With the cooler weather of autumn finally upon us, the Red Rock Canyon Desert Tortoises are getting ready for brumation. Unlike hibernation in mammals, brumation in reptiles is not considered true sleep. Instead, their metabolisms, or body processes, slow down dramatically and they are mostly inactive during the winter. Sometimes desert tortoises will come out of their burrows on particularly warm winter days, or to have a drink if it rains, but otherwise they don’t move much in cold weather. If you want to learn more about the differences between brumation and hibernation, this blog is a great resource.
To prepare for brumation, desert tortoises begin eating less as the weather gets cooler. When we think of mammals hibernating, we often imagine bears or squirrels gorging themselves to put on weight for the long winter months. Because desert tortoises’ bodies get so cool during cold weather, however, they cannot digest food during that time. It’s important that their digestive tracts are mostly empty before they begin brumation, or they could become ill. Going to bed on an empty stomach is a good thing for a tortoise!
Friends of Red Rock Canyon volunteers will continue with feeding and soaking days through the end of September. The remaining feeding days will be at 8 a.m. on September 14th, 18th, 21st, 25th, and 28th. Soaking days will be at the same time (or later if the torts are sluggish in the mornings) on September 16th and 23rd. Come out and visit for your last chance to see some tort activity before next spring!
Max is the only tortoise in the enclosures behind the Visitor Center at Red Rock Canyon whose age is known. He was hatched at the Desert Tortoise Conservation Center in 1989. The rest of our tortoises are rescues so we can only make educated guesses as to their ages. With that in mind, we decided to have a party for Max’s 30th birthday on Saturday, April 27th, 2019.
Our human guests were treated to coffee and some adorable tortoise cupcakes from Daisy Cakes. The tortoises dined on tortoise chow and had kale for “dessert.”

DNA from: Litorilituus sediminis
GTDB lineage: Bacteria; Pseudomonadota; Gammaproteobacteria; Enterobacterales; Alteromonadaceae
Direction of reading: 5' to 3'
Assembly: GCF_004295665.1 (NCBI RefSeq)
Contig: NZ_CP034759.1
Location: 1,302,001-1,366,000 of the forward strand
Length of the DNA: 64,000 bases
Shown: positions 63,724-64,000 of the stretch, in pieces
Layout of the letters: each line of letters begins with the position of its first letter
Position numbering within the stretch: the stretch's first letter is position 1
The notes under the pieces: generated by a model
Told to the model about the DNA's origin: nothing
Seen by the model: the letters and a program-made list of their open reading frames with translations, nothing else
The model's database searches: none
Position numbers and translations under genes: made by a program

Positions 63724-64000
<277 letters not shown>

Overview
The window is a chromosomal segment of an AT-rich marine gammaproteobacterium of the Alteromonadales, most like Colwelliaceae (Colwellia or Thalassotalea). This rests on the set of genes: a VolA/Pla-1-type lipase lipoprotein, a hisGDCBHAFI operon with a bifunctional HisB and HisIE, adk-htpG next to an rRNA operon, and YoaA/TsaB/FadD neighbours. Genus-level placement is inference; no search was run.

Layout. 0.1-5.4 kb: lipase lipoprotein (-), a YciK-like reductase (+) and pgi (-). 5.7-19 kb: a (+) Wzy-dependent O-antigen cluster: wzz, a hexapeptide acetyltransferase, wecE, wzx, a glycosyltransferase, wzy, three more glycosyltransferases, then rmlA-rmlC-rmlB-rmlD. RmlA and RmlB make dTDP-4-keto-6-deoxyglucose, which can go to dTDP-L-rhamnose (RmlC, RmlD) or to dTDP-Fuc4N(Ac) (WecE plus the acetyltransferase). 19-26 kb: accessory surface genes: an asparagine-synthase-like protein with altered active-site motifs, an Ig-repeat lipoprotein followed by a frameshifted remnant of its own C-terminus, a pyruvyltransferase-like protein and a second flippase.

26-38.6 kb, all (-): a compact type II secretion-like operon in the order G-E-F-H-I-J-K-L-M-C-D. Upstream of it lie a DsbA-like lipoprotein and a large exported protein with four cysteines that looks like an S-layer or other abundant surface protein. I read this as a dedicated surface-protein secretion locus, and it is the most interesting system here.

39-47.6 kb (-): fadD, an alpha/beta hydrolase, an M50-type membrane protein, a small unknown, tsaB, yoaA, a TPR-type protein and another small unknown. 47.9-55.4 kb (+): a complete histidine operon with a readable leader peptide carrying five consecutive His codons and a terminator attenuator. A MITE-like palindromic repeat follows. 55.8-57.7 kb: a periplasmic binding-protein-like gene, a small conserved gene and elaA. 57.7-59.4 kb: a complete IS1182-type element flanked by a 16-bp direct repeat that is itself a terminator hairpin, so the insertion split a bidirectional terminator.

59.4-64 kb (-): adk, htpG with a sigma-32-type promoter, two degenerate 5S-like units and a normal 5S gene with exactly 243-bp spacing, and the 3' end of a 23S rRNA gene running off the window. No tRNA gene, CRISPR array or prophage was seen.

As the star of the show, Max naturally decided to sleep in a bit. Everyone else was awake bright and early, and they eagerly dug into their breakfasts. Lucie and a couple of the other girls were already finished with the tort chow and had moved onto their kale by the time Max woke up at 9 a.m. Tortoises should never eat sweets, but we couldn’t help getting a quick shot of Max and a tort cupcake. He seemed interested!
Maybe the sweet smell of cupcake whetted his appetite,
because Max finished his chow in record time. Then he demolished the fresh
kale, stem and all.
Each spring the Red Rock Stars emerge from brumation (like hibernation for reptiles) on different days, depending on how warm the weather has been. This year Hugo was the first to come out, on March 1!
A couple weeks after emergence, Friends of Red Rock Canyon volunteers begin feeding the tortoises each Wednesday and Saturday at 8 a.m. When the weather is cooler the torts’ metabolisms are slower, so they don’t eat as much or as quickly as when the weather is hot. Because of this, in the spring and fall they might slowly eat their breakfasts over the course of a couple hours. During the summer, however, they are often waiting for volunteers right at 8, and gobble up their food quickly!
As with feeding, soaking days – or “spa days” as we call them – begin a couple weeks after emergence from brumation. On Mondays volunteers soak the torts for about 20 minutes in a couple inches of water. Soaking helps to keep the torts hydrated, and to clean their shells so volunteers can more easily identify them. The soaking schedule alternates so that Hugo gets soaked one Monday, then Max and the girls get soaked the following Monday.
The 13-mile Scenic Drive at Red Rock Canyon will be open 6 a.m. to 7 p.m. starting March 1. This change happens yearly as days become longer and sunset is later in the day. The Visitor Center will continue to be open 8 a.m. to 4:30 p.m.
Red Rock Canyon was designated as Nevada’s first national conservation area. It is located 17 miles west of the Las Vegas Strip on Charleston Boulevard/State Route 159. The area includes a LEED-certified visitor center, 13-Mile Scenic Drive, miles of hiking trails, picnic areas, rock climbing, horseback riding, mountain biking, road biking and nature observing. More information about the NCA is available at https://www.blm.gov/red-rock-canyon-nca.
Friends of Red Rock Canyon 1000 Scenic Drive Las Vegas, NV 89161